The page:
Recently Dr Bruce Davidson interviewed Wynand Nel, new president elect of the Student Government Association (SGA) at Saint James School of Medicine. This is the transcript of this interview.
What is your background?
WYNAND NEL: I’m a South African originally, from the Western Cape province, around Cape Town. My family is all Afrikaans, that is, of Dutch settler descent, but the Afrikaans language is a mixture of Dutch, Flemish and local influences, so it’s only partially helpful here. But I guess it’s better than no Dutch at all! We left our home in Glentana, SA for Canada in 2001, when I was 13, and I’ve been there ever since.
Do you miss South Africa?
WYNAND NEL: Strangely, when we first left I guess I was too young to miss it much, just hung out with my friends in school in Canada. But as time went on I got to miss it more and by the time I was 17 or so, I really missed the Boer (Afrikaans) culture and the beauty of the country. We go back most years, but I haven’t for the last 2, so this Christmas I’m definitely going back. Chill out on those long white beaches, all the Cape wines, a braai (barbeque) as the sun goes down – just reconnect with my roots.’
Could you live there again?
WYNAND NEL: Much as I love it, I don’t think so long term. The politics and the crime are just too bad, but once I qualify I could do something like ‘Doctors Without Borders’ for a while.
What did you think when you first got here?
WYNAND NEL: I must admit the old school was a bit of a surprise, I wasn’t expecting such an old building, but you get used to things quickly, you adapt, and the school itself is much better than its external appearance. As to Bonaire, I’m a small town boy, so it wasn’t too much of a change coming to a tiny island. And it helps having already emigrated once. Second time it’s easy!’
What do you like most about Bonaire?
WYNAND NEL: I guess it is the scale of things – the smallness. You can get out of town quickly and be in wilderness very easily.
Have you done any of the water-based sports?
WYNAND NEL: I haven’t dived yet, but I keep getting told I have to, and I guess I will soon. Been snorkelling a bit and swimming a lot, but I’m not into windsurfing – not really my style – even though I haven’t tried either, I think I’d prefer real surfing.
When you leave what will you miss most?
WYNAND NEL: The sunsets. They remind me so much of South Africa, and to see the sun go down just about every night is so beautiful. Reddish golden sun, a bit of light cloud, and the light off the turquoise water.
What advice would you give to new students when they arrive?
WYNAND NEL: Don’t expect Bonaire to be like the US. Because it’s small there isn’t much to do, and most of the brands you’re used too are very expensive. But there are local versions that are usually much cheaper. Last week I bought some genuine Philly cheese, but then saw the local Dutch import at 20% of the price! And it tasted pretty much the same.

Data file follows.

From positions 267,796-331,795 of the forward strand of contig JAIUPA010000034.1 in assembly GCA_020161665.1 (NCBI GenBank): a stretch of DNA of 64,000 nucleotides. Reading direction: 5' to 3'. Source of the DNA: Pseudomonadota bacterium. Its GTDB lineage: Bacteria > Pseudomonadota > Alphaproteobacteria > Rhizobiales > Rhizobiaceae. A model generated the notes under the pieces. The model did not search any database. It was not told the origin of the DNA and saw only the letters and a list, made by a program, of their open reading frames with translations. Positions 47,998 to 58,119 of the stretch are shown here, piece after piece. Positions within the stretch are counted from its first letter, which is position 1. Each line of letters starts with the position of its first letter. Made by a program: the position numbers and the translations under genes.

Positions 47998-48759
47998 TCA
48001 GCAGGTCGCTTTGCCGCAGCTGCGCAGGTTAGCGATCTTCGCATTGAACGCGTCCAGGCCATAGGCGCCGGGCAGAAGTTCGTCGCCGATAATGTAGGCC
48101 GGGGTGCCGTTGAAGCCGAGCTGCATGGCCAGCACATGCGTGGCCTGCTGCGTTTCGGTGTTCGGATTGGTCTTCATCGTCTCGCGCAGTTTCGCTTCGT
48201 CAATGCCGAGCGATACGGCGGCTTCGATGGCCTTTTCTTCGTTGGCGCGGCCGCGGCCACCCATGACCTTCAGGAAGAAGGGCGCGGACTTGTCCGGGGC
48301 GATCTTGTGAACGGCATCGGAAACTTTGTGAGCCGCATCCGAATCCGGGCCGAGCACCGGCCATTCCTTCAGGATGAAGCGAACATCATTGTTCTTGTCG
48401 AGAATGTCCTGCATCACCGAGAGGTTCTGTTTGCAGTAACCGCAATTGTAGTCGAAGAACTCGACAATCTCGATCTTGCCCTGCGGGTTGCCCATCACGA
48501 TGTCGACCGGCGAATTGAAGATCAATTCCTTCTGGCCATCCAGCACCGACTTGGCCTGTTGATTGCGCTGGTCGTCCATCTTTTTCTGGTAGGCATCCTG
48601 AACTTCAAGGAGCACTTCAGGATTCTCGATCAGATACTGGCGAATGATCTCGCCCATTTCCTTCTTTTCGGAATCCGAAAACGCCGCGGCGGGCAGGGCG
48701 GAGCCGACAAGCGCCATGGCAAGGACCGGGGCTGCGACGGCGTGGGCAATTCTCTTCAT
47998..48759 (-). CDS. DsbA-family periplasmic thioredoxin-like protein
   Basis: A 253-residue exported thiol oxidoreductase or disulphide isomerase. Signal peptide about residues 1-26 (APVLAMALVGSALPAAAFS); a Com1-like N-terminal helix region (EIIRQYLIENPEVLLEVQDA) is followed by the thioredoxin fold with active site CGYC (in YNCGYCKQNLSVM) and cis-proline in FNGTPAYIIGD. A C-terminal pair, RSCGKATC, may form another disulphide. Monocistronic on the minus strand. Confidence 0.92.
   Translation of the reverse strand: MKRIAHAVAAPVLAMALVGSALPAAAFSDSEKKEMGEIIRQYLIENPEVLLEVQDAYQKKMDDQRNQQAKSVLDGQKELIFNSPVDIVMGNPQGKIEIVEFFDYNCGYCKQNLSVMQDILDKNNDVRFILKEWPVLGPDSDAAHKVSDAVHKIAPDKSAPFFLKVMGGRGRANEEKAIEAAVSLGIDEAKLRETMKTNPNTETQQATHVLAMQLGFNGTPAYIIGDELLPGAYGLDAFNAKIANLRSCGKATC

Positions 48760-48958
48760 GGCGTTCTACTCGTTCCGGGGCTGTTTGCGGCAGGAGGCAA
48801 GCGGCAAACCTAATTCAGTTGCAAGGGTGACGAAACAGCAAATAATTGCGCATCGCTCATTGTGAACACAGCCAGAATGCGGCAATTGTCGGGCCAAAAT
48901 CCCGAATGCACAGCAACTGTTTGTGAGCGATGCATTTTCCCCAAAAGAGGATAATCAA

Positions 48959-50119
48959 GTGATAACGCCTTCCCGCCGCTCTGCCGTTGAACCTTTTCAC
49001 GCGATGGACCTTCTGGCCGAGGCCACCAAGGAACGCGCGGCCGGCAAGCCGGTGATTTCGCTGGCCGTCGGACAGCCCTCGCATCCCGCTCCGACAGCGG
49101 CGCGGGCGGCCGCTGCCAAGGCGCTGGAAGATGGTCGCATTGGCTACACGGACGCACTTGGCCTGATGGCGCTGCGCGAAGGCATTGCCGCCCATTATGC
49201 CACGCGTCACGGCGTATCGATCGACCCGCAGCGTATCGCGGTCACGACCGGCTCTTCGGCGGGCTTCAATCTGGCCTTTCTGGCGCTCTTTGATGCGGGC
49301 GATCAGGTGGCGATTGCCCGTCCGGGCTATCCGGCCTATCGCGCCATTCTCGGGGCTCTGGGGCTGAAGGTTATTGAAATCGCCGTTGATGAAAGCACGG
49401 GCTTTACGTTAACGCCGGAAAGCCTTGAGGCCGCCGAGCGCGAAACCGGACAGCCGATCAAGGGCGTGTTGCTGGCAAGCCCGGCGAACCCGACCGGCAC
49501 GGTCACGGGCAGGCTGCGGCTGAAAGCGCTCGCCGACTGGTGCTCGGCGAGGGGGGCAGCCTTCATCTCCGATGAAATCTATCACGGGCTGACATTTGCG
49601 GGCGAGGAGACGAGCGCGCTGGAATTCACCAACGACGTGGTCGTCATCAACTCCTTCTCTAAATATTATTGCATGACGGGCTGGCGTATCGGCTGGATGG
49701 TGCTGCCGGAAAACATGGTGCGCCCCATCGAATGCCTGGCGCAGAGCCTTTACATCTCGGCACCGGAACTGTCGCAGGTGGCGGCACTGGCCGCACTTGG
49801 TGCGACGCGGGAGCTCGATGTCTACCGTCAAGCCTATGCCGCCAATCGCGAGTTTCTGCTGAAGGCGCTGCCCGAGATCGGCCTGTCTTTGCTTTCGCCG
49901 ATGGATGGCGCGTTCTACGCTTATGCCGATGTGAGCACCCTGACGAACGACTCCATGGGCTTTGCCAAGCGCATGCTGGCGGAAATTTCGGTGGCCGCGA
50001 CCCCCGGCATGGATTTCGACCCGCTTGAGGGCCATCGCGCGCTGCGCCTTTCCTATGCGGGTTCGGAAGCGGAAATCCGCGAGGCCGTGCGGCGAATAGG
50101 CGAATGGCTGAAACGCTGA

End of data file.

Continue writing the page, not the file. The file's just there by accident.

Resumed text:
They need to get used to an outdoor lifestyle, if they haven’t already, but even though it’s a small island they’ll have to get wheels.
They have to understand that they have to work here, lots of self-study and there’s no spoon feeding, and long term that’s an advantage as you learn to think, not just regurgitate. A slight problem is some of the accents, but again they’ll need to be able to understand lots of different people once they’re in practice, so it’s also an advantage.
They should be careful in taking accommodation. Make sure everything is in writing and it clearly states what they are getting. Is the internet included, for example. You can bargain with most landlords, so be ready to negotiate.
Make sure your cell phone is unlocked, although the local ones are just fine as well.
Why did you stand for the SGA Presidency?
WYNAND NEL: It’s just my personality to get involved. I wasn’t sure about class rep in MD1, but got elected and again in MD2. As a result I was in the SGA meetings and got put forward to stand for President. No-one else stood, so it was unopposed. It’ll be good experience and I hope I can help people.
Do you think the SGA is important?
WYNAND NEL: Absolutely vital. Without it there’s no outlet for the students, no channel of communication, and frustrations can build up. It’s no good individual students raising issues – they can be glossed over. But if it’s a big issue and the entire student body raises it through the SGA, that’s a different matter entirely.
What do you want to be the main outcome of your term in office?
WYNAND NEL: First to carry on with all the initiatives that Scott and the other guys have started, but also to try to improve and optimize the communication channels. We’ll be continuing with all the activities we usually have – the sports clubs, the block parties, the mid-semester barbeques – but we’re open to new ideas as well.
So overall are you enjoying your time at SJSM and on Bonaire?
WYNAND NEL: Yes. The school is demanding in that you have to be prepared to work, but that you’ll need to do for the USMLE and rotations anyway. And the island is just beautiful.
An interview with a Saint James School of Medicine Graduate